If you want to check out the KabelKiosk application in action and hear about OTT3, the next generation of the platform please visit us at the Kaltura booth in IBC (Hall 3, Stand C67). Other than very cool demos, we also serve delicious coffee.
See you on the floor!0
When it comes to high power density data centers, all are not created equal. Many customers, particularly those focused on ad tech and big data analytics, are specifically looking for colocation space that can support high power densities of 12+kW per rack. Here at Internap, we have several customers that need at least 17kW per rack, which requires significant air flow management, temperature control and electricity. To put this in perspective, 17kW equates to about 60,000 BTUs, and a gas grill with 60,000 BTUs can cook a pretty good steak in about five minutes.
Delivering super high power density that meets customer demands and ensures tolerable working conditions requires careful planning. When designing high power density data centers, there are three essential elements to consider.
1. Hot aisle vs. cold aisle containment.
To effectively separate hot and cold air and keep equipment cool, data centers use either hot aisle or cold aisle containment. With cold aisle containment, all the space outside the enclosed cold aisle is considered hot aisle, and enough cold air must be pumped across the front side of the servers to keep them cool. However, the hot aisles can become too hot over 90 degrees which creates intolerable working conditions for customers who need to access their equipment.
As power densities rise, temperature control becomes even more important. Using true hot aisle containment instead of cold aisle containment creates better working conditions for customers and maintains a reasonable temperature across the entire data center floor. With hot aisle containment, there’s still heat coming from the racks, but you only have to deal with the heat coming from the rack you’re working on at the time, instead of getting roasted by all of them at once. This approach helps avoid the walking up into the attic effect for data center technicians.
2. Super resilient cooling systems.
In a typical data center, if the computer room air conditioning (CRAC) units go offline, you have about 10-15 minutes to get the chillers restarted before temperatures start to rise significantly. But when equipment is putting off 36,000 BTUs, you don’t have that luxury. To avoid an oven-like atmosphere, cooling systems must be ultra-resilient and designed with concurrent maintainability, including +1 chillers and separate loops for the entire cooling infrastructure.
Hot aisle containment also makes a cooling outage less painful because the entire data center floor becomes a cool air pocket that can be sucked through the machines, giving you a few extra minutes before things start getting well, sweaty.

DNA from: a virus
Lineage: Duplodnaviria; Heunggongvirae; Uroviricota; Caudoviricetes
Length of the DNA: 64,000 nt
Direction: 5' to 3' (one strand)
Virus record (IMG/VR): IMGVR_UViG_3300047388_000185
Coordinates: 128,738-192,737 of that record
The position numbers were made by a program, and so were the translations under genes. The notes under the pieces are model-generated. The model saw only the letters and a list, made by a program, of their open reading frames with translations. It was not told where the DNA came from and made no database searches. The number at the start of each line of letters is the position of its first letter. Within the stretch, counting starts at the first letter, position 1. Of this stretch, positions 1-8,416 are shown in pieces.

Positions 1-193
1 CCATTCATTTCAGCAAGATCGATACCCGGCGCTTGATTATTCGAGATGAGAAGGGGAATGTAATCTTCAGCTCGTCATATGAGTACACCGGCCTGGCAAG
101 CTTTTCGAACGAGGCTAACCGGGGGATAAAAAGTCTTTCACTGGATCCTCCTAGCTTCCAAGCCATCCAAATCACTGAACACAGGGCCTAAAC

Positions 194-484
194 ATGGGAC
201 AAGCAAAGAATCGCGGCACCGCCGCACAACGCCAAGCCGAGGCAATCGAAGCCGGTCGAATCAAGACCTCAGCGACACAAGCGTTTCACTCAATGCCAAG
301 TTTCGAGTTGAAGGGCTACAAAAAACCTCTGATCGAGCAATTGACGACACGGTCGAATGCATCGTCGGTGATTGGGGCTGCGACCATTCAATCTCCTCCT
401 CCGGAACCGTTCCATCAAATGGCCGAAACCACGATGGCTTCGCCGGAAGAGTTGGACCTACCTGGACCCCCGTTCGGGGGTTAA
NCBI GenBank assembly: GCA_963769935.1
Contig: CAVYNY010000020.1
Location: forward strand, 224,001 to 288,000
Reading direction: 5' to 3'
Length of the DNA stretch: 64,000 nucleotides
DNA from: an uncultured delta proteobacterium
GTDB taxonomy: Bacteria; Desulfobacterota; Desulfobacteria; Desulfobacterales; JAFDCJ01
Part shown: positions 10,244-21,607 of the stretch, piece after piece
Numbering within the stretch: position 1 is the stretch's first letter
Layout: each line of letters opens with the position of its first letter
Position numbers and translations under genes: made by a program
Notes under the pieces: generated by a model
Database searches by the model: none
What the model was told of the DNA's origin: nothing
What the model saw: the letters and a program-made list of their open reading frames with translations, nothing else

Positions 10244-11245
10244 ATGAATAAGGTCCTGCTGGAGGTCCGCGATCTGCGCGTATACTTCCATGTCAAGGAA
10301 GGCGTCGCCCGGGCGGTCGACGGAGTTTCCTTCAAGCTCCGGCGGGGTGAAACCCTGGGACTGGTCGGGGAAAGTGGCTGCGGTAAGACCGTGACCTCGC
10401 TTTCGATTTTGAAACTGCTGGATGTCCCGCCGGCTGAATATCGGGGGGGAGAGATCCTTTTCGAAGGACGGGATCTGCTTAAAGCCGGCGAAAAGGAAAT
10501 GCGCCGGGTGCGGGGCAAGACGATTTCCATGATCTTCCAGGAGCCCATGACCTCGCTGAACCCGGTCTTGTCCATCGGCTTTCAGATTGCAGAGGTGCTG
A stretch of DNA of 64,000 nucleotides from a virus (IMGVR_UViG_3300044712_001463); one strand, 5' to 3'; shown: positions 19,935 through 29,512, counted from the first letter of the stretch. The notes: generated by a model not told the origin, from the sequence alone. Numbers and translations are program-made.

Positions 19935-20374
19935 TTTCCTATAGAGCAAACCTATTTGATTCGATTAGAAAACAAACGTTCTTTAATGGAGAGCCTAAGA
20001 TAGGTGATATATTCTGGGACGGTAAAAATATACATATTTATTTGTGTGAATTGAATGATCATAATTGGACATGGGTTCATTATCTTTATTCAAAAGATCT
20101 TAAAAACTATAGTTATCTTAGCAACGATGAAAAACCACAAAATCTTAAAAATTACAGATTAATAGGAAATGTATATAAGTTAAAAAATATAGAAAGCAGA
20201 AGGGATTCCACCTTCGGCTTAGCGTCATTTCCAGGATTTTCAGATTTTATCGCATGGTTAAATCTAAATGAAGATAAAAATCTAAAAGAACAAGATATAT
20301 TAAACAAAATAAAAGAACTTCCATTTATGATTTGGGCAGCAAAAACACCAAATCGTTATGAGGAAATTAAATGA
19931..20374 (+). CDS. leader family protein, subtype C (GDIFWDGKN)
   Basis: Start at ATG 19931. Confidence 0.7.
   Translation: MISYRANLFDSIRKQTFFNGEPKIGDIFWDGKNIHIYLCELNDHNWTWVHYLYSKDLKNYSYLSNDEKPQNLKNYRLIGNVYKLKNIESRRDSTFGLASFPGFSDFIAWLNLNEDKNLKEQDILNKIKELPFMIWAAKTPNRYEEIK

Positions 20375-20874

3. Electrical distribution.
Data centers must be designed to support high density power from day one. We have a mobile analytics customer that uses nine breaker positions in a single footprint. You can’t simply add more breaker panels when customers need them; you have to plan ahead to accommodate future breaker requests from the start. Also, breaker positions are used for primary and redundant circuits more customers than ever are requesting redundant power, so this should also be taken into consideration.
The flexibility of modular design
Internap’s high density data centers are flexible enough to work with custom cabinets if the customer prefers to use their own. As long as the cabinet can be attached to the ceiling and connected to the return air plenum, we can meet the customers’ power density requirements.
Data centers designed to support high power density allow companies to get more out of their colocation footprint. The ability to use rack space more efficiently and avoid wasted space can help address changing needs and save money in the long run. But be sure to choose a data center originally designed to accommodate high power density otherwise you and your equipment may have trouble keeping cool.
Download the white paper, Future-Proofing Your Data Center Investment with Scalable Density, to learn more about the benefits of high power density data centers.
The post High power density data centers: 3 essential design elements appeared first on Internap.0
At IBC 2014, Giesecke & Devrient (G&D) and Verimatrix will showcase a digital rights management (DRM) solution for mobile video services that incorporates the high security standard of pay TV.
DropBox simplified online storage. GitHub simplified revision control. And Commando.io, member of the Rackspace Startup Program, is looking to simplify server management.